According to Wikipedia (which is always accurate, right?!), the expression “dog days” dates back at least to Roman times. The dog days of summer are the hot days of mid-summer – which happen to coincide with the rising, at sunrise, of the star Sirius, said to be Orion’s dog. On our foothill sheep operation, the dog days mark a stretch of the year when we pay close attention to the needs of our working dogs (who, incidentally, also arise with the sun).
Every working Border collie that I’ve had has had unique physical and mental characteristics. Mo and Ernie, the two dogs that I rely on at the moment, are half-brothers – but their similarities end with their related pedigrees. Mo, the older of the two, is the more cerebral dog. He’s incredibly thoughtful when he’s working – he knows where he needs to be before I (or the sheep) know it. Fine-boned and graceful, he also gets hot easily and will take a break in the midst of a job to cool off. While he’s rough coated (long haired), he sheds stickers easily and doesn’t have much of an undercoat. Ernie, on the other hand, is the more courageous of the two (in most situations). He’ll generally take on an aggressive ram or mother cow. He also works faster and closer to the livestock – which means he’s sometimes out of position. Also rough coated, Ernie has a thick undercoat, which seems to attract stickers from miles around! And I have to make Ernie quit – even when he’s overheated. As I begin training my newest dog, Mae, I’m excited to learn her strengths and weaknesses. Unlike the older dogs, Mae is smooth-coated – she’s short haired and sleek. She’s learning the joys of swimming in the irrigation canals and stock ponds near the house, so I’m sure she’ll figure out how to stay cool while working.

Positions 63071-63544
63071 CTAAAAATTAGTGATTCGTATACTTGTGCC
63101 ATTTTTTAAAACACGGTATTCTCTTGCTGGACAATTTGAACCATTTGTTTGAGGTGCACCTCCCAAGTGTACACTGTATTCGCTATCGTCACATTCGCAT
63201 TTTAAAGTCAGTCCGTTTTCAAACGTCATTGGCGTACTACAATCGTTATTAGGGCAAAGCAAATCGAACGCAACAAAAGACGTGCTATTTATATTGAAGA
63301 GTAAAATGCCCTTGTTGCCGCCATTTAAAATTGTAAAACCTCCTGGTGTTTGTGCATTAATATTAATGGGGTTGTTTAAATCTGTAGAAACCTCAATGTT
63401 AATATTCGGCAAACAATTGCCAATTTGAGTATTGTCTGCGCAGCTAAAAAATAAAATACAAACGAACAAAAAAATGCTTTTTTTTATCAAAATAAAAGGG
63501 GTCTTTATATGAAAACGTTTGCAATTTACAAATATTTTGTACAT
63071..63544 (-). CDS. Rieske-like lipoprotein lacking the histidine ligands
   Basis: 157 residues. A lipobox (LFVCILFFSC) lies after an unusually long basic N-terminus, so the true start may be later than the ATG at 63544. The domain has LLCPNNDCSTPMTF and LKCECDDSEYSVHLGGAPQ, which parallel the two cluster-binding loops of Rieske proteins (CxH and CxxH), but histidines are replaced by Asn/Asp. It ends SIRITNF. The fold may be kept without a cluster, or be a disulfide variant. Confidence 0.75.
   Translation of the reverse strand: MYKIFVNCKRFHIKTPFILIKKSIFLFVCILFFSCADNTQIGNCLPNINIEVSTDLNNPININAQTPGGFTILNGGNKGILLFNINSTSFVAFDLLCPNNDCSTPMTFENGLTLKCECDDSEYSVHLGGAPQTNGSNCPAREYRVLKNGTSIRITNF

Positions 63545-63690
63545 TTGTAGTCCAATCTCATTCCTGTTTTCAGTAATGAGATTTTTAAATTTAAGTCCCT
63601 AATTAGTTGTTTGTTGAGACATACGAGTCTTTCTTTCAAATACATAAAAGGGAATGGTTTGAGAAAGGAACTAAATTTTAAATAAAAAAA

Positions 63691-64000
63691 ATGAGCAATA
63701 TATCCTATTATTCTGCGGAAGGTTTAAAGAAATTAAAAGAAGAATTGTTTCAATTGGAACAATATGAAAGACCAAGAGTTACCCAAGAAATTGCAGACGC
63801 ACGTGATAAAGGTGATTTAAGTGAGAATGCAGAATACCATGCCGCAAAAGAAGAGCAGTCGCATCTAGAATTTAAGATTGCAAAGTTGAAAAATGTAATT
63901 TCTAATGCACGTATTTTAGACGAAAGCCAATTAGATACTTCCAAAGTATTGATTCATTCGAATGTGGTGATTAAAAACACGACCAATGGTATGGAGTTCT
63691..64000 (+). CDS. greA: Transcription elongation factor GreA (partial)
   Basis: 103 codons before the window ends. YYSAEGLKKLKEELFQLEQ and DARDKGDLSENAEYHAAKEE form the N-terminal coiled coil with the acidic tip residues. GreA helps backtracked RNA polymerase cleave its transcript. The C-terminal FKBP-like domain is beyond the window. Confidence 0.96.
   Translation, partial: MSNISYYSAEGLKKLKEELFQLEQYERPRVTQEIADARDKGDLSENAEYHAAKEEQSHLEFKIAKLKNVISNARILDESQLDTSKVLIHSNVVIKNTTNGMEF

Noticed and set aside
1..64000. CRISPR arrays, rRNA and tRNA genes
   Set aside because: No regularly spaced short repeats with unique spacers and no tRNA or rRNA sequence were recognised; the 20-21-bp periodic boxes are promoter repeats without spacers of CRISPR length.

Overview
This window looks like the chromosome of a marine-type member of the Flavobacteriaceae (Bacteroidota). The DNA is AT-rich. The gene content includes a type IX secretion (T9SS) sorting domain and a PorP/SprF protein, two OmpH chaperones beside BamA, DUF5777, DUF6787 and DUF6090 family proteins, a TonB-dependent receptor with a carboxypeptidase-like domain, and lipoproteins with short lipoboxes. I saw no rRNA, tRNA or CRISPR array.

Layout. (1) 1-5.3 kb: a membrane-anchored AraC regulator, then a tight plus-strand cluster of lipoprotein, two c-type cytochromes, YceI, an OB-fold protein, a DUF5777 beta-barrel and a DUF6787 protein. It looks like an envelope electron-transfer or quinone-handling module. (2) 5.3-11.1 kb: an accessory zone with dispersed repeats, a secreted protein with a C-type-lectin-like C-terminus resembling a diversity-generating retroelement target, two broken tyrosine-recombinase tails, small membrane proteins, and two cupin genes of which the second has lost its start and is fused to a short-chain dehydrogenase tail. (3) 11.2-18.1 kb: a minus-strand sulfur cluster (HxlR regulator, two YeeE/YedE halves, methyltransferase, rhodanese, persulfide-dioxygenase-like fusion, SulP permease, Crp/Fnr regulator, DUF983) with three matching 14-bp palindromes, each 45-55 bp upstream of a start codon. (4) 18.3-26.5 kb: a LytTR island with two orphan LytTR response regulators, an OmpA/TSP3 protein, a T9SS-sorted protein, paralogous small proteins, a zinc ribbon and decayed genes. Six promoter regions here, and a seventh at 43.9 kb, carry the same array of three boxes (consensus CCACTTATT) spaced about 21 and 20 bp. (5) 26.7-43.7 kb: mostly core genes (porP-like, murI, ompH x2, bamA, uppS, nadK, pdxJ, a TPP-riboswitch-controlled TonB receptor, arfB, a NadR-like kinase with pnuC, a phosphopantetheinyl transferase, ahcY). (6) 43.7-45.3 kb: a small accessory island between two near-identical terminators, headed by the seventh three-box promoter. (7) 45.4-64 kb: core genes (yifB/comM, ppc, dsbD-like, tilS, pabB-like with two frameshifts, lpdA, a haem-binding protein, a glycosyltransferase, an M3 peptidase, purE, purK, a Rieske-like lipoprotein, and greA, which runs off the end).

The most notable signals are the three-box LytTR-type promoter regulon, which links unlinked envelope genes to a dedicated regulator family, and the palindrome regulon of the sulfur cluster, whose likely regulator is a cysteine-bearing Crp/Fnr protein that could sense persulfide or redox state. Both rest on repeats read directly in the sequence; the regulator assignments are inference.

During the summer months, we generally try to work or move the sheep in the early morning or late evening to avoid the midday heat. Cooler temperatures are easier on sheep and shepherds alike – and on the dogs. There are times, however, when our work extends into the hot part of the day. At all times, we make sure we have water available for the dogs – to drink, and more importantly, to cool off in. And Ernie gets a summer haircut, which results in fewer stickers and much cooler dog. I know when Mo is too hot – he simply disappears for a brief time and then comes back dripping water. Conversely, Ernie won’t admit to being hot – I have to make him stop working to get a drink. And once the job is completed, we all take a break in the shade and have a drink of water.
Every August, there comes a morning that smells and feels like autumn. The anticipation of that harbinger of cooler weather keeps me (and my dogs, I’ll bet) going during these dog days of mid-July!